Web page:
What are the Northern Lights? The areas around the Artic Circle and the North Pole are the best viewing spots for one of nature's most spectacular light shows, the aurora borealis (ah-roar-uh bore-ee-al-is) or Northern Lights. Dazzling lights flicker and shift across the sky. Beginning as a silver-green arc, this curtain of light ripples across the sky flickering, glowing, and shifting in shades of green, yellow, pink, red, blue, and purple.
What causes this fantastic display? The answer begins with the sun. Solar flare explosions shoot off particles of electrons and protons, some of which are carried away by solar wind. Travelling at speeds of more than 600,000 miles per hour, some particles eventually reach Earth. The Earth's magnetic fields tug at the energy-charged particles, pulling them into our planet's atmosphere. There meet up with main gases in our atmosphere, oxygen and nitrogen. The collision causes the gases to light up and glow in a profusion of color.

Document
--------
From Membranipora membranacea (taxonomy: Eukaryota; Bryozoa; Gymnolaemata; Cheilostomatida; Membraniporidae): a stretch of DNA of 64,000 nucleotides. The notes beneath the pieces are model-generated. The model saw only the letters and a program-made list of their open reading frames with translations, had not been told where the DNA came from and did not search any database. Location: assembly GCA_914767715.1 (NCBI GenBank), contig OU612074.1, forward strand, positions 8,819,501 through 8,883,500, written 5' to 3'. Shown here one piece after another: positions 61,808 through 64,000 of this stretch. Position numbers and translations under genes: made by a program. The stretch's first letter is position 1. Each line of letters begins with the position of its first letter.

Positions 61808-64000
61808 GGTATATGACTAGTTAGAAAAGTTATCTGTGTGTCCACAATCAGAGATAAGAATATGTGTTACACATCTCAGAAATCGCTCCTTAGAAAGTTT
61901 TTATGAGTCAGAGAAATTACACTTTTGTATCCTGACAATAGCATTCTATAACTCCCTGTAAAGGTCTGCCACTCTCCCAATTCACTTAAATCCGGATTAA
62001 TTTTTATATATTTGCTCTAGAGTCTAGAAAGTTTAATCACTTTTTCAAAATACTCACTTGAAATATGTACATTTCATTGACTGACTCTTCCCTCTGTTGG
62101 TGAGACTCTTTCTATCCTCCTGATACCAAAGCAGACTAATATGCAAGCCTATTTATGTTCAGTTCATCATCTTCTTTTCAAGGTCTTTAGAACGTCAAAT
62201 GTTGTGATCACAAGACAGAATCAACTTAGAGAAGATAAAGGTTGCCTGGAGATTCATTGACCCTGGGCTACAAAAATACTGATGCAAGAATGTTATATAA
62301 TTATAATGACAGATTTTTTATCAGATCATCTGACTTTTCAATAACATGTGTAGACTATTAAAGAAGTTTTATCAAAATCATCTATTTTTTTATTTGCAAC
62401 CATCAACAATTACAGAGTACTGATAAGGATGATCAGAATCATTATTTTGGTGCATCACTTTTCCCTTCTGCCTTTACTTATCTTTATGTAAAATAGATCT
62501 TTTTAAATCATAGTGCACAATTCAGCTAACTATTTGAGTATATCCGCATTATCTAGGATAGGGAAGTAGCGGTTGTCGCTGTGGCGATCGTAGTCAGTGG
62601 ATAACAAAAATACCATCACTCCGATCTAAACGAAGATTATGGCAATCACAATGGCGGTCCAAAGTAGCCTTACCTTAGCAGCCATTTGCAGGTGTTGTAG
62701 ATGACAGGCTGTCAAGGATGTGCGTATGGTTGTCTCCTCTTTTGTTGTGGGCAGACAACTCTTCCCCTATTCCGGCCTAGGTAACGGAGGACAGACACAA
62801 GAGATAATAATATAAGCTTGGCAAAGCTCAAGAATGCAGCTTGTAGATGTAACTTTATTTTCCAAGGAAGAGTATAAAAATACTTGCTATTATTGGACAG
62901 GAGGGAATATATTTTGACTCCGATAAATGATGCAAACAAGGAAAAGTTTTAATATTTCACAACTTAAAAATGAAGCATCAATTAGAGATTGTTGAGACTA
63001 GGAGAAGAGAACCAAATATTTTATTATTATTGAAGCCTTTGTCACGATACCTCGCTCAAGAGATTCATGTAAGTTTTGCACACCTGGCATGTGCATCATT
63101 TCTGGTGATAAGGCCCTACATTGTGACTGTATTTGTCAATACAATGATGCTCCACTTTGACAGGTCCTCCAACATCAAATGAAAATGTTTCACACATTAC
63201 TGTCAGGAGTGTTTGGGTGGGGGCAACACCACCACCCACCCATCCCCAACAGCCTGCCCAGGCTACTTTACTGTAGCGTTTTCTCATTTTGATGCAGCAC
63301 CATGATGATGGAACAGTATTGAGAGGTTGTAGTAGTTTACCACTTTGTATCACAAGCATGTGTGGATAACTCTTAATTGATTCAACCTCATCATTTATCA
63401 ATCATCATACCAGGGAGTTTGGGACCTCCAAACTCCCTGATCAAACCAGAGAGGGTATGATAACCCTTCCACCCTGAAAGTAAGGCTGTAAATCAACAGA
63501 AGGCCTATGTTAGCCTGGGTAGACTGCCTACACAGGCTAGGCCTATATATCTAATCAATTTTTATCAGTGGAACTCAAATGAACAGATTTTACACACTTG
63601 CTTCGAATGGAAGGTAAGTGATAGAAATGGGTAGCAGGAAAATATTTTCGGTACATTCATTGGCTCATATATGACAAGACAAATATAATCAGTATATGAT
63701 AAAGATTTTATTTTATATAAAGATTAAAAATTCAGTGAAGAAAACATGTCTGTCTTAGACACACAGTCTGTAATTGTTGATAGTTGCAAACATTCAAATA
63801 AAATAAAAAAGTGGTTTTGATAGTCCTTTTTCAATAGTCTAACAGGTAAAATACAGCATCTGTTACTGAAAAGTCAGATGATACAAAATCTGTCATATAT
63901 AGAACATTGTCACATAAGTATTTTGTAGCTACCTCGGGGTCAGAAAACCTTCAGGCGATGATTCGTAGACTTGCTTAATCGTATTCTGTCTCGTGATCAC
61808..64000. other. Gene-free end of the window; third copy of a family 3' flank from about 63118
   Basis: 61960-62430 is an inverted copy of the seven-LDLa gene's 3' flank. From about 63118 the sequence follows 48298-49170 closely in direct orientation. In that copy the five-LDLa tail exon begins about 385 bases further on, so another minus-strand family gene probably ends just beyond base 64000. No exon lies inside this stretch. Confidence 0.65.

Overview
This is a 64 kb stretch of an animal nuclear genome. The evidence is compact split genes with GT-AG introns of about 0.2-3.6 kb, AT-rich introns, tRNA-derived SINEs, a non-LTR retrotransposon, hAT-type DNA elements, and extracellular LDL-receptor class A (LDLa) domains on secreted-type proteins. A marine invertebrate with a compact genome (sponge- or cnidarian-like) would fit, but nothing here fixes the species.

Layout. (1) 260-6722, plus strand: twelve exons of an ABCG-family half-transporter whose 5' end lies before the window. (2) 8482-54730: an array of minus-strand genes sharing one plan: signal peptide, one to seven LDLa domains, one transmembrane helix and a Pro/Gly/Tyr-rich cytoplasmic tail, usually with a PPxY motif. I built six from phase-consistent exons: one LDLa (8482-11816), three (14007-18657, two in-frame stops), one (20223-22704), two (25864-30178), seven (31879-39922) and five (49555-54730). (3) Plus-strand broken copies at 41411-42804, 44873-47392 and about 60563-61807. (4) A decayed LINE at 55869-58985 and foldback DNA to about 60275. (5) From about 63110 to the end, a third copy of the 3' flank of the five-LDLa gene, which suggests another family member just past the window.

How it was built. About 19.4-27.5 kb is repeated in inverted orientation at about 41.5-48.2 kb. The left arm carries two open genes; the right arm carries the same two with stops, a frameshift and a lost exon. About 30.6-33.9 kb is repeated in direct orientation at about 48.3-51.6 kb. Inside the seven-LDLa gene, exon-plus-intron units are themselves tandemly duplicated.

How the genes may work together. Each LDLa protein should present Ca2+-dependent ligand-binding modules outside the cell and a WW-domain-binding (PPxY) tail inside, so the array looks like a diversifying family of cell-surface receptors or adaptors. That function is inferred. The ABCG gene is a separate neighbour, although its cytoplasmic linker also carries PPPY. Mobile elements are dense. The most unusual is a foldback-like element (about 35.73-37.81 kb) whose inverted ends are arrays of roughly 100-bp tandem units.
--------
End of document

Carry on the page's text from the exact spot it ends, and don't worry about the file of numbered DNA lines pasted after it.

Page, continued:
What's More About This Atmospheric Polar Light Shows?
- People living in Iceland are often treated to light shows.
- The aurora borealis gets its name from two gods—Aurora, the Roman goddess of dawn, and Boreas, the Greek god of the north wind.